United States Air Force colonels typically command a wing, which consists of 1,000 to 3,000 lower-ranking airmen. Overseeing a couple of managers and 24 to 36 employees at three Smoothie King locations in Georgia wasn’t a challenge for Eric Jones, who retired from the military in 2017 as a Colonel in the Air Force after serving 30 years.
Nor was getting his teenage employees to operate as a unified team challenging. Many quick-service restaurant (QSR) employees are teens with limited work experience and a work ethic still in development, which often makes getting them to operate to your standards demanding for the average franchise owner.
But, for Eric, working with young employees wasn’t too different from shaping new enlisted men and women in the Air Force. He applied the same philosophy and values to mold a cohesive Smoothie King team at each store.
Eric found that his military background prepared him well for all aspects of franchise ownership and gave him the tools to easily take on the typical challenges that might frustrate other franchise owners.
Core Values Build Team Spirit
In order to get the best performance out of his employees that he could, Eric turned to what worked on him in the Air Force, where he rose through the ranks from Airman First Class to Colonel, one rank away from General.
“Without team building, you’re guaranteed what we called in the military, ‘Mission Failure,’” he said. “It’s the same thing for Smoothie King. The better your team, the more success you can expect to have as an operator.”
After hiring who he thought had “the right stuff” to be Smoothie King employees, he instilled in them the same core values imparted to him in the Air Force:
- Integrity first
- Service before self
- Excellence in all we do
“We take those core values and apply them to any kid who comes through the door,” he said. “They’re essential to building up the individual, to meet the standards you have for your particular franchise.”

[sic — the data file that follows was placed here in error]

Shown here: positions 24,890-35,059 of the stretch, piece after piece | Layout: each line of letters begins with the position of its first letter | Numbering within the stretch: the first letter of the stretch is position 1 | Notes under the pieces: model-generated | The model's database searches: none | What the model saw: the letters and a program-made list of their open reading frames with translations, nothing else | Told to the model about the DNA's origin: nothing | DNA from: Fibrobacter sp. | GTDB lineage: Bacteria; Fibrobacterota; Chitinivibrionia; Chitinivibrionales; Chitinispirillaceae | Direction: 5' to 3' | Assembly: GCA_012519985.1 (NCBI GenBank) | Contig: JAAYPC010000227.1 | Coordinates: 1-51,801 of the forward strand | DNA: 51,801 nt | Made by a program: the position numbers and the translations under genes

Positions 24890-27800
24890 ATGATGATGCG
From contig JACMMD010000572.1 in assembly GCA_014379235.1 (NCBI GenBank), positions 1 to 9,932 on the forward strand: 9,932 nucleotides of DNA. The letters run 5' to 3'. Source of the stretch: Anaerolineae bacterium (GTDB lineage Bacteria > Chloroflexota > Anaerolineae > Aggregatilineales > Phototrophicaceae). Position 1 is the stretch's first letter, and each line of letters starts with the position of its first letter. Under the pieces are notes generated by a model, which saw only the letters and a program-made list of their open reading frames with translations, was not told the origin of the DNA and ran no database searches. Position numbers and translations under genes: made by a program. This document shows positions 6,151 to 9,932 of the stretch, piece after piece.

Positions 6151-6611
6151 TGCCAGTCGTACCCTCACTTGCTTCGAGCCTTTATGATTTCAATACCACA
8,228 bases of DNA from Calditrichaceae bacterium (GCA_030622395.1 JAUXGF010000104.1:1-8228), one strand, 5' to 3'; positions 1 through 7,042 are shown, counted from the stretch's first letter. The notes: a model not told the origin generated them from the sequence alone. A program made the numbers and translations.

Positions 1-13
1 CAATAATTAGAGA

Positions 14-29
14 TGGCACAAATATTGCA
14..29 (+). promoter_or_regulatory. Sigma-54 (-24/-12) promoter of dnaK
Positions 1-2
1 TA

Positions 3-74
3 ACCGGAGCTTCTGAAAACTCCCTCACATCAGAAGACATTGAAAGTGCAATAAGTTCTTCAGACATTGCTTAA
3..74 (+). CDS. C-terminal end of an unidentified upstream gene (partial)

Military Service Provides an Edge
Skills and experience from military service transfer well into franchise ownership, which is popular among veterans. One in seven franchises is owned by a veteran. Eric believes his time in the Air Force gives him an advantage over most other franchise owners.
Franchising, like succeeding in the military, is based largely on instruction and consistently replicating processes regardless of location. For example, the Smoothie King corporate team instructs franchisees how to make smoothies the Smoothie King way. Followed to a T, those smoothies will be made the same way at every franchisee’s location, which maintains consistency not only from store to store in a market but throughout the nation.
“There’s a manual for just about everything you do when you’re operating a QSR, including Smoothie King,” Eric said. “The same thing exists in the military – we have rigid instructions and we want you to do the same things every time, no matter where you are. As long as you’re accustomed to receiving instruction and implementing it accordingly, then that gives you an advantage others may not have.”
From the Air Force to Smoothie King to Community
During his transition period, which typically lasts up to two years for military personnel as they approach retirement, Eric decided he wanted to be his own boss. Smoothie King appealed to him because he was a fan (especially of the Peanut Power Plus) and he wanted to own a franchise that sold a product he believed in.
“I wanted to look at a product that I actually use, and that was Smoothie King,” Eric said. “But, my wife and I realized there wasn’t a Smoothie King around here. We usually bring our smoothies home and put them in the freezer because the closest location was about 40 minutes away.”
Realizing their area outside of Atlanta was underserved without a local Smoothie King, they decided to open one. Eric opened his first, a drive-thru, in 2016. His second, which he opened in 2018, and his third, which he opened in early 2019, are both inline stores. He plans on owning as many as six Smoothie Kings.
“The success or failure of your franchise can depend on your dedication,” Eric said. “I’ve decided to be a hands-on owner. Watching my stores grow is absolutely the most rewarding aspect of this business.”
Part of that reward is contributing to community events, including various school functions. Eric said participation without promotion is key. Showing genuine support, by handing out smoothies, goes a long way.
“Being part of the community is one of the reasons our business has flourished so much,” he said.